Italian Prime Minister Silvio Berlusconi said on Tuesday he would resign after suffering a humiliating setback in parliament that showed a party revolt had stripped him of a majority.
Berlusconi confirmed a statement from President Giorgio Napolitano that he would step down as soon as parliament passed urgent budget reforms demanded by European leaders after Italy was sucked into epicenter of the euro zone debt crisis.
The votes in both houses of parliament are likely this month and they would spell the end of a 17-year dominance of Italy by the flamboyant billionaire media magnate.
His failure to implement reforms fueled a party revolt and Berlusconi told his own Canale 5 television station that the only option was an early election. However, this could prolong the uncertainty that has sapped market confidence.
Berlusconi"s government won a key budget vote after the opposition abstained on Tuesday but failed to secure a majority, obtaining only 308 votes in the 630-seat lower house, eight short of the 316 needed to be sure of passing legislation.
Pier Luigi Bersani, the leader of the main opposition Democratic Party, said Italy ran a real risk of losing access to financial markets after political uncertainty pushed yields on government bonds toward a red line of 7 percent.
"I ask you, Mr Prime Minister, with all my strength, to finally take account of the situation ... and resign," Bersani said immediately after the vote.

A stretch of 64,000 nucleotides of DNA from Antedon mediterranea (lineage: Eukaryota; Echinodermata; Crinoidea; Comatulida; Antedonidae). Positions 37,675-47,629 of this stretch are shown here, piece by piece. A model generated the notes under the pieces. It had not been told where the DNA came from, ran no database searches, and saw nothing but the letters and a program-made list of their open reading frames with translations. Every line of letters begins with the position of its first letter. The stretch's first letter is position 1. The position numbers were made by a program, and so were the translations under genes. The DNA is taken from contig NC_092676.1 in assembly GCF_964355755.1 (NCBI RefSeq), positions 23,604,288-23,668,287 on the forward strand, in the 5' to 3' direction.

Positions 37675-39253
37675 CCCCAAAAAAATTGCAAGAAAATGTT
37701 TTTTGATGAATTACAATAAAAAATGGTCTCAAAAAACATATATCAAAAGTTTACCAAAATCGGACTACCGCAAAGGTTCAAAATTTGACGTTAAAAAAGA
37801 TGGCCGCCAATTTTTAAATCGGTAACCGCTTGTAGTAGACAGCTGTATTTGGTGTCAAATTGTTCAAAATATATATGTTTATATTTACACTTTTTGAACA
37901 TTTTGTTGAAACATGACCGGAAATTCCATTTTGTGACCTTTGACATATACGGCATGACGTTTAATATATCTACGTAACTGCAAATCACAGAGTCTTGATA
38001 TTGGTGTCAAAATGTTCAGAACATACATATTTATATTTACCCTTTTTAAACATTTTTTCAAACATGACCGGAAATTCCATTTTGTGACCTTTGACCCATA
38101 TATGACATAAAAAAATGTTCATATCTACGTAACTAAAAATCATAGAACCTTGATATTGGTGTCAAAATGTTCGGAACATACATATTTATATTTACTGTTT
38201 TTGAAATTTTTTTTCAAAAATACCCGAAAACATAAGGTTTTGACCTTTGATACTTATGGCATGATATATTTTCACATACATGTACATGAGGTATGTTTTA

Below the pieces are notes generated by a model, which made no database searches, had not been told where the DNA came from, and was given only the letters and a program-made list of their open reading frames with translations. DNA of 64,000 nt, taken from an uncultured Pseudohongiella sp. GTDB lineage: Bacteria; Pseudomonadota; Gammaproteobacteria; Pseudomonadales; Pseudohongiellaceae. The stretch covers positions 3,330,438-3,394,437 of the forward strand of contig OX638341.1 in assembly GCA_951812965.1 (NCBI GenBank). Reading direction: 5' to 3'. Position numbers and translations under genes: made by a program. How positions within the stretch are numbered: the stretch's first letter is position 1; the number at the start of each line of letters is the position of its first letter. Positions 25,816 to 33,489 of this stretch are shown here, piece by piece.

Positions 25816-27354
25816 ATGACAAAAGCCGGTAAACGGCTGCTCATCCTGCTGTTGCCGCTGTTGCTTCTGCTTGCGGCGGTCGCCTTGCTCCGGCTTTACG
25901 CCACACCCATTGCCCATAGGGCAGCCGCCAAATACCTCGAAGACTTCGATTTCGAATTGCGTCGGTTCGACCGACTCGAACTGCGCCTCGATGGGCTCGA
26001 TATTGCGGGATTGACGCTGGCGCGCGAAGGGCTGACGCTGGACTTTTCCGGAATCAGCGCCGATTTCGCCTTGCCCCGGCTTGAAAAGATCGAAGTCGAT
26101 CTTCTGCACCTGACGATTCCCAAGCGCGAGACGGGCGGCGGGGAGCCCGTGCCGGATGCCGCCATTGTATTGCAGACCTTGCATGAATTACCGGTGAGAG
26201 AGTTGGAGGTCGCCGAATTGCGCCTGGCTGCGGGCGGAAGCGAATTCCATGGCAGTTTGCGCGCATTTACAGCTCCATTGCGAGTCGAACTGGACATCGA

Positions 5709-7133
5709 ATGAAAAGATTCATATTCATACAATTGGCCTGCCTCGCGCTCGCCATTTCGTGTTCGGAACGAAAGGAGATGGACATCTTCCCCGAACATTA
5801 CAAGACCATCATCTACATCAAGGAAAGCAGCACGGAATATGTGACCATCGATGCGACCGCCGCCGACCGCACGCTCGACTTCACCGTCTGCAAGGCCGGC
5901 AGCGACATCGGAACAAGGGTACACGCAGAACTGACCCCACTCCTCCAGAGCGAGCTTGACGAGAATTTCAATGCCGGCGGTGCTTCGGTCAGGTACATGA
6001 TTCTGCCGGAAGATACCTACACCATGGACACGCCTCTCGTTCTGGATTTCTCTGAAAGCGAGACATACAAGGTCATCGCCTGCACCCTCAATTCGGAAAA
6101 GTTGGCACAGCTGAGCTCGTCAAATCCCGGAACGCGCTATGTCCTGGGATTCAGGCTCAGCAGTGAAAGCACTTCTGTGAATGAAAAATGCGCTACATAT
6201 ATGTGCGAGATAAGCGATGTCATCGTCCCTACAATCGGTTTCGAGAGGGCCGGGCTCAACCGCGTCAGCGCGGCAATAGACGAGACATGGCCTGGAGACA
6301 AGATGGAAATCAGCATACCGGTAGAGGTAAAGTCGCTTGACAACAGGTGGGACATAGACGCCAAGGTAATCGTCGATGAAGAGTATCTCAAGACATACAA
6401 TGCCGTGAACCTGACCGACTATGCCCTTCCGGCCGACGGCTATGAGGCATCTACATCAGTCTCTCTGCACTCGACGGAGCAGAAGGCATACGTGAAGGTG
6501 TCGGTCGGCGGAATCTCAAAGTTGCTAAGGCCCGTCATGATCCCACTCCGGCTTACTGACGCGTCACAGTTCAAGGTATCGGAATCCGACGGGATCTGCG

Italy, considered too big to bail out, has replaced Greece as the main cause for concern in the euro zone"s sovereign debt crisis.
Berlusconi has been on the ropes for weeks, beset by a string of sex and legal scandals, political defeats and, most crucially, a loss of confidence on international markets.
But the 75-year-old, who has dominated Italian politics for most of the past two decades, had steadfastly refused to step down until Tuesday"s vote and battled until the last to win over rebels in his PDL party.
The vote showed he had failed to stem the revolt and Berlusconi"s bitterness was revealed by a photographer who caught the words "8 traitors" jotted down on his notepad in parliament after the result was read out by the speaker.